Moody’s Investors Service

Solid growth in Islamic IAs expected to normalise

In #Malaysia Islamic investment accounts (IA) have grown at a strong pace since they were introduced in 2015. Bank Negara’s latest monthly banking statistics show that IAs have since grown to RM74.2 billion as at February this year, accounting for 13% of total liabilities within the Islamic banking system. According to Simon Chen, senior analyst at Moody’s Investors Service, by 2020 IAs will probably account for some 16% of the Islamic banking system’s total liabilities. An important feature of IAs is the sharing of risk between the bank and the account holder. For an investor, IAs are attractive because they offer much higher returns than a deposit account. But, unlike a deposit account, the principal amount in an IA is not guaranteed by Perbadanan Insurans Deposit Malaysia. According to Chen, a key issue that remains is whether the loss-sharing mechanism in IAs will be honoured by banks in case of actual losses. A significant loss to test the resilience of this regime has yet to occur.

#Oman and #Indonesia making most progress in Islamic finance

According to Moody’s Investors Service, Oman and Indonesia have made the most progress this year in terms of taking initiatives to advance Islamic finance. According to Khalid Howladar, global head of Islamic finance at Moody’s, Oman’s strategy has already yielded substantive results and new sukuk regulations have been published. Over three years Oman’s Islamic banking sector has gone from zero to an agregate of around 10% of the banking system’s financing assets as of June 2016. Indonesia has several inititives to accelerate growth. Also, the country launched a 10-year Islamic finance master plan that consists of action plans and interventions covering key aspects. Meanwhile, markets that seem to have stalled this year are the United Arab Emirates (UAE) and Saudi Arabia.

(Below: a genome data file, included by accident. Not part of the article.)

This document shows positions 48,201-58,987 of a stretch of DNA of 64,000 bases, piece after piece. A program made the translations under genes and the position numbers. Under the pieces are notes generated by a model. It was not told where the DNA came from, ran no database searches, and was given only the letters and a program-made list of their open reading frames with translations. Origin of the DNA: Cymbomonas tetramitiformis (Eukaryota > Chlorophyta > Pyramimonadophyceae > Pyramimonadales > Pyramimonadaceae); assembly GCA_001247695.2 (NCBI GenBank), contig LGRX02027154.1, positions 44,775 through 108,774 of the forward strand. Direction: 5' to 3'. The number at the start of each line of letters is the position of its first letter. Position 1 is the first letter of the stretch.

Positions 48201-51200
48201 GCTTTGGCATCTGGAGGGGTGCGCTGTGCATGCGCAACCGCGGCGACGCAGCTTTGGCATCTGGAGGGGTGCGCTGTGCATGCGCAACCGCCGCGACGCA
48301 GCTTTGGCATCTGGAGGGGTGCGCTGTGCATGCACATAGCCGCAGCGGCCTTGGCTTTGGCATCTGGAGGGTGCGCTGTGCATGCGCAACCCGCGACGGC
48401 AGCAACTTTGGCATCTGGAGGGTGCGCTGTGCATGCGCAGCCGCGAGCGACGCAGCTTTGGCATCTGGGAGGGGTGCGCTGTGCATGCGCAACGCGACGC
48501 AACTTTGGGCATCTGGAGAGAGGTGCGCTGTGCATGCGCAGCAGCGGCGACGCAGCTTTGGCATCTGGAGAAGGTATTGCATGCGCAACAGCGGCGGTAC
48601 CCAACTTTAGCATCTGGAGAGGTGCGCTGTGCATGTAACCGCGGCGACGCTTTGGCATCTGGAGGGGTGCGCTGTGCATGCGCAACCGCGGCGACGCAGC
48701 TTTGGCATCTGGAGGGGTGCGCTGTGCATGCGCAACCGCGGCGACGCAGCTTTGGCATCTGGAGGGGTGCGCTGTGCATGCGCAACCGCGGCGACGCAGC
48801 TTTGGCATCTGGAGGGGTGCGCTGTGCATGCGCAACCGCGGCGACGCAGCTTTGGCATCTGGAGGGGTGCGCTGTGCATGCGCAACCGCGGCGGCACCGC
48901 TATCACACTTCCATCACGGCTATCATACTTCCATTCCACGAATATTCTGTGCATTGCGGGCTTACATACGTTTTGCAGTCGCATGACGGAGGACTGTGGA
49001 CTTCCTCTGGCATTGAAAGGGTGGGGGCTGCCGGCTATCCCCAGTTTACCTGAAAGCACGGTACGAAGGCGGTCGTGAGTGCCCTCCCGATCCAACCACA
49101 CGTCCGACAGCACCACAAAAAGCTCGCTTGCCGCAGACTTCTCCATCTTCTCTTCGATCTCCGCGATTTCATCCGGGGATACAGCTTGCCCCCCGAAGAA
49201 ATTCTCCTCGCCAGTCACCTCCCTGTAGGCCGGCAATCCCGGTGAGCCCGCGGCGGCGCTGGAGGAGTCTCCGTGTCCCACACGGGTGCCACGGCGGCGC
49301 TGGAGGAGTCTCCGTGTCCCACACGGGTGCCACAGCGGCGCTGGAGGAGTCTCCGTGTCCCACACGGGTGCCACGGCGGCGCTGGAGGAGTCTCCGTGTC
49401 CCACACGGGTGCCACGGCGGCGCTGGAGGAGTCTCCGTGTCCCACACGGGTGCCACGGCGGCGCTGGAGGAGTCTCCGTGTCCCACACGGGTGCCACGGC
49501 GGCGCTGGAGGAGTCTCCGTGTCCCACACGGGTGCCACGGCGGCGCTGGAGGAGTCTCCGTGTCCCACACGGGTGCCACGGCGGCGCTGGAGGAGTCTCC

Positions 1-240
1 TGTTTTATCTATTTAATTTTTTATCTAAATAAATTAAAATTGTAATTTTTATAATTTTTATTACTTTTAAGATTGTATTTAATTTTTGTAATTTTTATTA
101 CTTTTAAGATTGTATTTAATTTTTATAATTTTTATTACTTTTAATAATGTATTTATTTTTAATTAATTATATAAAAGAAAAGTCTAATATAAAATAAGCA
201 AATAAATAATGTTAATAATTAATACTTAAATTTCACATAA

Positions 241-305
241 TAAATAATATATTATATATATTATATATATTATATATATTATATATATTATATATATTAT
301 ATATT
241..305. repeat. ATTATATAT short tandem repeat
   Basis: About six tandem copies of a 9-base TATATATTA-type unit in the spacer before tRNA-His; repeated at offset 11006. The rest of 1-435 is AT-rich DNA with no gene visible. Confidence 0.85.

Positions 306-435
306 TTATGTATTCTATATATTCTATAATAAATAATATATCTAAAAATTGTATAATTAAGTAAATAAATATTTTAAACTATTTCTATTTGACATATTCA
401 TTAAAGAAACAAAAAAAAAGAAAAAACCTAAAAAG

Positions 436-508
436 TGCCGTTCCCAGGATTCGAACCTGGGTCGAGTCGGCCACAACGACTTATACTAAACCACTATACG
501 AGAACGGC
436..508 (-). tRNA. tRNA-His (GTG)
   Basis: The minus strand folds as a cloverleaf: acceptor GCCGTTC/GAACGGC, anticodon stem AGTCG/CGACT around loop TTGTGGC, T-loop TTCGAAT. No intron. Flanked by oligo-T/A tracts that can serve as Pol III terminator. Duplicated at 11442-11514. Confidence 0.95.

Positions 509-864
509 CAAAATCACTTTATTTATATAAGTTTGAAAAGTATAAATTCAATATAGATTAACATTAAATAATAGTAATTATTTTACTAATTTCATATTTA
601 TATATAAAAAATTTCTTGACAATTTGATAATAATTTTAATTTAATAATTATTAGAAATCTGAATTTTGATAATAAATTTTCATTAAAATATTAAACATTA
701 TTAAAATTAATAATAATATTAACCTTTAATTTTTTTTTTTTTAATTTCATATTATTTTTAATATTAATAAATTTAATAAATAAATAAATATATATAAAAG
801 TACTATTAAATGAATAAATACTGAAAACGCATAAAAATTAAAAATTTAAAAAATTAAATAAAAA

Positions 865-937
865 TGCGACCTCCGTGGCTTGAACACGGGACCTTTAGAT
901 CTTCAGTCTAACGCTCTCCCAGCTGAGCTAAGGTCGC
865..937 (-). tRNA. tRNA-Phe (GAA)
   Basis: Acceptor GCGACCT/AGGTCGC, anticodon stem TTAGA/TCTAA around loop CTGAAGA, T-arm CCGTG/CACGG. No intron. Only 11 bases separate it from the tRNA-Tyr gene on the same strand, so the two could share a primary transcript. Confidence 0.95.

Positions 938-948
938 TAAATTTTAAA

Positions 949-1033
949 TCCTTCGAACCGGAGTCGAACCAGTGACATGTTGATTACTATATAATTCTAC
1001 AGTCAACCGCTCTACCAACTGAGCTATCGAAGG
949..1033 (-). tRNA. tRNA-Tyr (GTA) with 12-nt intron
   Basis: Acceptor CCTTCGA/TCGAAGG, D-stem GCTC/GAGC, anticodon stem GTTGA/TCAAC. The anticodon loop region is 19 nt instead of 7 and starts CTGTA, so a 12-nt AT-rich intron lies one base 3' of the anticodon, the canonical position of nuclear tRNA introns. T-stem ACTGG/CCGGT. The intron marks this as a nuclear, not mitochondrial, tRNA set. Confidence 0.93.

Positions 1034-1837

Islamic finance to take over conventional system in many countries

According to Moody’s Investors Service, growth prospects for the Islamic banking are still strong despite subdued sukuk issuance predicted for 2016. Growth in the Islamic banking sector continues to broadly outpace that of conventional banks in most systems in which Islamic banks have been established. The current size of the Islamic finance market has been estimated to range from $1.66 trillion to $2.1 trillion with expectations of market size to be $3.4 trillion by end of 2018. According to the Moody's report, Islamic banking sector growth is driven by strong retail demand and proactive government legislation for the industry. There is potential for further growth, especially in countries in which the penetration of Islamic banking assets remains relatively low, at between 5% and 10% of Islamic financing assets.

Mega bank merger credit negative for CIMB Islamic Bank

The proposed merger between CIMB Group Holdings Bhd, RHB Capital Bhd (RHBCap) and Malaysia Building Society Bhd (MBSB) would be credit negative for CIMB Islamic Bank Bhd, according to Moody’s Investors Service. Moody’s vice-president Eugene Tarzimanov noted that the merger would see CIMB Islamic Bank’s asset size triple as a result of acquiring RHB Bank’s and MBSB’s Islamic operations.